WATCH: High-spirited Soweto Derby fans held no grudge against DJ who failed to read the room
Johannesburg - For someone whose job is to read the mood, and then produce the soundtrack to fire it up, the DJ at Saturday’s Soweto Derby was so out of touch it bordered on the embarrassing.
The build-up to matches, especially the high-profiled ones, are a cacophony of noise where DJs do their best to get the supporters in the mood.
A sound system that would wake up the dead is used to achieve this effect, turning stadiums into nightclubs of some sort. Chiefs’ fans tried to break this tradition with a moving rendition of Asambe Nono while both teams were warming up.
Instead of allowing the fans to have their moment, or even complement it by playing their song on the system, the DJ went for something totally different it felt like one was in two words.
Chiefs’ fans were producing the purists’ version of what a stadium experience should sound like, while the DJ was showing what the experience has been bastardised into – in the name of “entertainment”.
The DJ won, filling the stadium with sound that felt like the speakers were in your guts. The supporters didn’t hold a grudge against him, they danced along because if the derby is one thing – it’s a party.
And South Africa’s festive season started in November thanks to the Springboks winning the Rugby World Cup and the generosity that saw a wedding organised on Twitter after a video of a man proposing at KFC went viral.
Forty-four seconds into the match, Chiefs’ party intensified after the generosity of Ntsikelelo Nyauza whose own goal gave Orlando Pirates’ rivals the lead in front of a sold-out crowd.
The Pirates’ captain on the day collapsed onto the pitch, clasped his hands on his head and looked like he wished that the turf would open up and swallow him. His teammates did their best to console him, but their faces were shell-shocked. That shock intensified when Leonardo Castro scored the second goal.
A cheeky fan pranced in front of the media area with a sign that read the three things that rule South Africa: 1. Amakhosi. 2. Amabhokobhoko. 3. Amapiano.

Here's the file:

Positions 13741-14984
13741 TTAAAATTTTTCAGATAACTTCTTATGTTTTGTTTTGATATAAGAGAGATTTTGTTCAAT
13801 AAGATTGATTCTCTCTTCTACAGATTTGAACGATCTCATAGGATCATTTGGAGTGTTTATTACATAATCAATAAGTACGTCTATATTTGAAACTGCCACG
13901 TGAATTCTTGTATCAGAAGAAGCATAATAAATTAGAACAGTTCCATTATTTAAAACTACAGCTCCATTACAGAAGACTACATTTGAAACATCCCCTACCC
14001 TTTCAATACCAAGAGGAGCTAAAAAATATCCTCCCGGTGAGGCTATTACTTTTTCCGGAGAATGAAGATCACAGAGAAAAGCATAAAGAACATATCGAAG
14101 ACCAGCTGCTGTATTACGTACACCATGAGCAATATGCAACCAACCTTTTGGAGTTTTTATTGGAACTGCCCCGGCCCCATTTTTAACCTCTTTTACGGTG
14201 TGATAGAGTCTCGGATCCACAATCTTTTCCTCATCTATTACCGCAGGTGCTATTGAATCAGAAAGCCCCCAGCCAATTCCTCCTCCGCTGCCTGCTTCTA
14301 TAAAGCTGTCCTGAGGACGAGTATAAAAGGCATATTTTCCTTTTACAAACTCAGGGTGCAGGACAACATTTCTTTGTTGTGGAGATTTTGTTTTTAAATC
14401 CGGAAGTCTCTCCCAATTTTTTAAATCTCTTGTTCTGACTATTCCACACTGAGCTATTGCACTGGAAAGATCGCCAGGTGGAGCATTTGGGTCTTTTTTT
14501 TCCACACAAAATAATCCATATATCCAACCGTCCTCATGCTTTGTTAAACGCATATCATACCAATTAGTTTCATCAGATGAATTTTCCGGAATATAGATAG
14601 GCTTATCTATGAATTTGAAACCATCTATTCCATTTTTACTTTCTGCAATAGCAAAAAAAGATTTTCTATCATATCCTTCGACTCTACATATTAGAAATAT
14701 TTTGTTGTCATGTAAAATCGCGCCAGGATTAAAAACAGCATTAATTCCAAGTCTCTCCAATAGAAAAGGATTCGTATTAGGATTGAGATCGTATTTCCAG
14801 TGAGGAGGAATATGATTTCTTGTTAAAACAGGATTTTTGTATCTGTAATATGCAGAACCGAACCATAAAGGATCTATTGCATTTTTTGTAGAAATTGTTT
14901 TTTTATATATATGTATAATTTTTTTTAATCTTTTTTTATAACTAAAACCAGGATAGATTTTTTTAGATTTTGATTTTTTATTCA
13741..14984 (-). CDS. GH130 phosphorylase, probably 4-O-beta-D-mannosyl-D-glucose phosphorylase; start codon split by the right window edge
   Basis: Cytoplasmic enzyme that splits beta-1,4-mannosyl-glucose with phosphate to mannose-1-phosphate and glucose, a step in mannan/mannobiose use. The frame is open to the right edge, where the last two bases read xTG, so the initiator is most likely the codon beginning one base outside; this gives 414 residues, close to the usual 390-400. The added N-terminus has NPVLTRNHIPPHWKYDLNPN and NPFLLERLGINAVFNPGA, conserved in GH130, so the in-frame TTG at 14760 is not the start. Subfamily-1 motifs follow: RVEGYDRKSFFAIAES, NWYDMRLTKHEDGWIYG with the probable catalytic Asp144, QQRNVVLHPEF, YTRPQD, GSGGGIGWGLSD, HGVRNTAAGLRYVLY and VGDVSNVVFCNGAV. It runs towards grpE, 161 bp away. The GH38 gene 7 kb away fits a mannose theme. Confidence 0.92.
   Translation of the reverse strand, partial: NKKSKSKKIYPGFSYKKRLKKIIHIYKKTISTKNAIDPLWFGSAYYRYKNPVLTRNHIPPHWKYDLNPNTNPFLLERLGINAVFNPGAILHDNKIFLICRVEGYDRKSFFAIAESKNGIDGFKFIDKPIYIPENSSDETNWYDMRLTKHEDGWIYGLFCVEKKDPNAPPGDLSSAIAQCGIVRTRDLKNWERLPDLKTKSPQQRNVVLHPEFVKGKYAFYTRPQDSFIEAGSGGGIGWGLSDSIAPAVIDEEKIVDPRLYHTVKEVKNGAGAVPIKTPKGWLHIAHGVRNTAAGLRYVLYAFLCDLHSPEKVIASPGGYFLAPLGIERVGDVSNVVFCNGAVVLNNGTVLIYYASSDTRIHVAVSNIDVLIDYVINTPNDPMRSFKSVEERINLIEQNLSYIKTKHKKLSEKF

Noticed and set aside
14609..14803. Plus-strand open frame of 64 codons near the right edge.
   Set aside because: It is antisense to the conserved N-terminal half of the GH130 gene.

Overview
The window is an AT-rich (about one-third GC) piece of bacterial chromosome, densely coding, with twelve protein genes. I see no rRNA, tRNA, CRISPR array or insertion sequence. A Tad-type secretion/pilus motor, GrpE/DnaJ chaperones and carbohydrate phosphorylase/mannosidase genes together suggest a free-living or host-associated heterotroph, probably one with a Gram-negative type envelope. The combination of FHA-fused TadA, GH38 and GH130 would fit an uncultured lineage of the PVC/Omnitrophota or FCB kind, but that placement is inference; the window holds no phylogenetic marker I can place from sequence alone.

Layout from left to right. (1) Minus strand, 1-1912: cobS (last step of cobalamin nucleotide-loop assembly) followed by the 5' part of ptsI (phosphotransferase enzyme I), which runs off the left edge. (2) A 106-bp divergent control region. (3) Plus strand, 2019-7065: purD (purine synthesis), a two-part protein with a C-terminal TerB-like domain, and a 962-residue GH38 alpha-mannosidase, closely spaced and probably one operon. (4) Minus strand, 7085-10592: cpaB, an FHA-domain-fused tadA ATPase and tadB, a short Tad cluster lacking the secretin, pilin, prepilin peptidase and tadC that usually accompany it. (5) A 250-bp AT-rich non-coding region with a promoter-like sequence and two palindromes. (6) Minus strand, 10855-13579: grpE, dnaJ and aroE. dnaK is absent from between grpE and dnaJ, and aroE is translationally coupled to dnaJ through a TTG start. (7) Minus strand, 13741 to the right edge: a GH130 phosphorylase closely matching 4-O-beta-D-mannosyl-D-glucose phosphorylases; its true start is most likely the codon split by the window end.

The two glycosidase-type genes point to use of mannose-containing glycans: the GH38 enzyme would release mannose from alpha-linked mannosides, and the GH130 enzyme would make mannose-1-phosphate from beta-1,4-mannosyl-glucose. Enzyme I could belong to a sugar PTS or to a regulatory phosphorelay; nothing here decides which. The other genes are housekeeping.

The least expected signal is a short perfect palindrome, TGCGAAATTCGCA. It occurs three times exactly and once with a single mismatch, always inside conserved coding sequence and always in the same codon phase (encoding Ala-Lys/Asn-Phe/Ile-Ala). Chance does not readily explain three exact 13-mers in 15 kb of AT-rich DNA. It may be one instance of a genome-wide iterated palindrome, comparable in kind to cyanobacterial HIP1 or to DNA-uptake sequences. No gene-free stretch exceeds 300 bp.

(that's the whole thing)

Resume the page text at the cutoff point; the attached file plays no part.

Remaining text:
The third was a reference to the music genre that has taken over the country. It’s a funky style of music that has borrowed elements from almost every genre, mixing them up to produce colourful music that is so catchy if statures listened to it long enough, they would also start dancing.
Amakhosi are a lot like amapiano, their game is a mixture of elements that have been borrowed elsewhere. There’s the grit, stubbornness and relentless that comes from their coach Ernst Middendorp’s character. There’s also the hunger to conquer the country which comes from the four trophyless seasons they have had to endure.
The team’s cornerstone is a solid defence and a sharp attack. Add all of that together and you have sweet music.
Pirates on the other hand are like classical music on a scratched record. They produce brilliant music with their good interplay and movement, but with a porous defence and a misfiring attack it’s hard to hear it amidst the stuttering sound that overshadows everything they do.
Pirates hit the post three times after pulling one back through Vincent Pule. They were all over Amakhosi, and duly equalised from a brilliant strike by Gabadinho Mhango.
The reaction to the Malawian’s goal was deafening, Pirates’ fans finally screaming their lungs out. Mhango cheekily blocked his ears in celebration. He would have needed to block his ears for real when Chiefs scored a late winner.
Vuvuzelas were blasted and Chiefs’ flexed their numerical advantage with noise that dwarfed any sound that came out of this venue on Saturday.